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Investors could gain better ROI by focusing on green BRICS

Investors could increasingly benefit from a further focus on developing markets like Brazil, Russia, India, China and South Africa - also known as BRICS countries - if they want decent returns on their green investments. Head of Financial Services, Niels Brix explores...

BRICS markets have significant unexplored capacity for growth in the renewable energy industry and developing economies accounted for a record 63% of global investment in renewable energy in 2017, up from 54% in 2016. So, it’s safe to say that investment is heading in the right direction, but there are still opportunities to be had. 

Niels_Brix_profilbilledeWith a competitive market, aggressive bid auctions, and advances in technology that increase turbine capacity and provide economies of scale, there has been a steep reduction in the cost of renewables. These economies of scale have already triggered investors and developers to enter these markets with projects that would not have been viable a few years ago, especially in the offshore wind segment.

The investment race may look tight since many big players are already in place in the BRICS markets, but the industry is far from reaching its full capacity and there is space for new entrants with a strong business plan to enter these markets.

Players with a dominant footprint are heavily investing in various projects throughout these potential markets, establishing sales contracts that will allow the construction of wind farms with hundreds of MW capacity in countries like Brazil.

Projects available?

The availability of projects is likely to continue being a talking point and somewhat of an issue in BRICS countries. In these relatively new and yet unexplored markets, having the right approach to investment can allow new-to-the-market investors to take the lead in this race. Financing opportunities are available and the future looks bright and open for many greenfield projects in BRICS countries. The appetite among professional investors globally is increasing as return on investment in these markets are attractive, particularly compared to more mature markets where there is little wiggle room in margins.

Can we trust these markets?

Even though political instability in some of the BRICS countries may be a cause for concern for international investors, the high interest from the largest energy producers in the world indicates that local governments will make necessary efforts to implement policies that reduce investment risk, providing long-term certainty for investors in the renewable energy market.

We have seen this play out in other markets over the years and it is a strategy that has worked well. And what is the alternative? In more mature markets, political instability is also a factor, but with forecast for more competitive prices, we expect less political turmoil.

Despite all the potential in renewable energy, these markets often find difficulties in developing projects and establishing the most competitive terms. One of the main challenges they face is on how to finance or back such investments, but this is also evolving as markets grow.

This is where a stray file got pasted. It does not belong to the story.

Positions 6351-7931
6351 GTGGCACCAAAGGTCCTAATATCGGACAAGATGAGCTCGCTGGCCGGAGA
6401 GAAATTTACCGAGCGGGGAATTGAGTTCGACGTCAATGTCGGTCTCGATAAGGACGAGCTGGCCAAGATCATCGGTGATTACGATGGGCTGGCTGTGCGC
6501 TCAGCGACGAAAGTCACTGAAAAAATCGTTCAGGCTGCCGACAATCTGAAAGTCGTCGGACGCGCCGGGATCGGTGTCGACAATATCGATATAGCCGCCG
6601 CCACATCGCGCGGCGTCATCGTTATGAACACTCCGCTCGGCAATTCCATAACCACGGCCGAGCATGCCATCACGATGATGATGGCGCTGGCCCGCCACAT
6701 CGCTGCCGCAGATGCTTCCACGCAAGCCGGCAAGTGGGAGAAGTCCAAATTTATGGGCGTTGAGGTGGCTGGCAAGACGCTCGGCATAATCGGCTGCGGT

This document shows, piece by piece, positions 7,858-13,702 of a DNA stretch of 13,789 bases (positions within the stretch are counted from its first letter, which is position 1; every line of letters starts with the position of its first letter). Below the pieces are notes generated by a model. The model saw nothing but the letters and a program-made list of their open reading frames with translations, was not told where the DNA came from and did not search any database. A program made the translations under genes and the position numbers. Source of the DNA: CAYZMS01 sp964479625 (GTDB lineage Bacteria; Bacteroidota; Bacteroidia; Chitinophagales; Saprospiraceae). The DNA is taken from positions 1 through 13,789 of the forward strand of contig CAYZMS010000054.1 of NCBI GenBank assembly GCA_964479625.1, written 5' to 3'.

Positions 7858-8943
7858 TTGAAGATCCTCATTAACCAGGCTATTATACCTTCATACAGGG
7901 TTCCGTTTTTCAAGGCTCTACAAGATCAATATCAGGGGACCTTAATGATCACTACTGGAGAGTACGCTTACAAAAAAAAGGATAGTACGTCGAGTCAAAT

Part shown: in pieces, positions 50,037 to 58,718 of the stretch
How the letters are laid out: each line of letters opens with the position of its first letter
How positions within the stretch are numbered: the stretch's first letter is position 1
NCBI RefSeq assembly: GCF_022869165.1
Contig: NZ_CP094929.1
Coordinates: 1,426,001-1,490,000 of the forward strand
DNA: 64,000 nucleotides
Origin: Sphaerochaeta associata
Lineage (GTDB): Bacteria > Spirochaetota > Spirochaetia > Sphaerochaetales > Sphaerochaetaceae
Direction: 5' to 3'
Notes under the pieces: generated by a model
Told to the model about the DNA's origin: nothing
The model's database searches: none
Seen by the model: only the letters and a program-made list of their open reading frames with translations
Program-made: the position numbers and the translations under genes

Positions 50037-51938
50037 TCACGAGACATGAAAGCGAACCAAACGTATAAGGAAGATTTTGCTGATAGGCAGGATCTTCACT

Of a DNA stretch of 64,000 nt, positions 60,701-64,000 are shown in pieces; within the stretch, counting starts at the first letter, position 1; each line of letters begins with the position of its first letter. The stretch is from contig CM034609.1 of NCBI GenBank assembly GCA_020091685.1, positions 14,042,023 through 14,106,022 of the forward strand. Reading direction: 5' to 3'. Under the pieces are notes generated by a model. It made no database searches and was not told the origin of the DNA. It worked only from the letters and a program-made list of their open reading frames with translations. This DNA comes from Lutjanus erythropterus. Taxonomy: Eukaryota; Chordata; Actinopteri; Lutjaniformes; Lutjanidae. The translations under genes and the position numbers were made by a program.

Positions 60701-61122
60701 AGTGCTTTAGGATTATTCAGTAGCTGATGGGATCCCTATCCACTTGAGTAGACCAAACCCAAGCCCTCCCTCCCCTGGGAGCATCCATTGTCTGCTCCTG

The New Development Bank (NDB), a multilateral development bank, wants to mobilize resources for infrastructure and sustainable development projects in BRICS and other emerging economies, including facilitating the financing of greenfield energy projects.

Since July 2018, NDB approved over USD 600 million in loans for infrastructure projects, and earlier this month the BNDES (Brazilian Development Bank), in partnership with NBD, lent USD 156 million for wind and solar farms in Brazil. These loans are intented to help the financing of two projects of a combined capacity of approximately 500 MW. NDB has also recently approved loans of USD 300 million for energy projects in South Africa so this shows first hand the commitment to sustianable energy in these regions.

Will it last?

Renewable project costs remaining competitive against more conventional energy sources allows countries such as India to flip the balance of the energy mix and focus on increasing the presence of renewable energy. In the six-month period between April and October of 2018, India’s electricity output derived from renewable energy reached a 10% threshold.

Also, according to Bloomberg, the new capacity of renewables (excluding hydro) has jumped from 69GW in 2010 to a total of 157GW as of 2017.

According to Deputy Minister of Energy of Russia, Anton Inyutsyn, BRICS accounts for approximately 40% of the world’s energy consumption, and yet none of them have met their renewable energy targets.

By 2050, wind and solar technology are set to provide around 50% of total electricity globally, driven especially by the recent exponential growth of projects in emerging economies. India, alone, is prepared to receive over USD 1bn in investments for renewable energy projects over the next four years. Brazil’s expansion in renewable energy has had investments of over USD 3.5bn and is expected to grow from the current 134GW of installed capacity to 150GW by 2023.

From an investor’s point of view, there’s still everything to play for in the BRICS markets and although competition will be fierce, a carefully considered business plan combined with effective risk management could deliver healthy returns and a prominent footprint in these emerging and opportunity-filled markets.

Get in touch with Niels Brix to talk more about investment into BRICS markets.

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Lars Andersen
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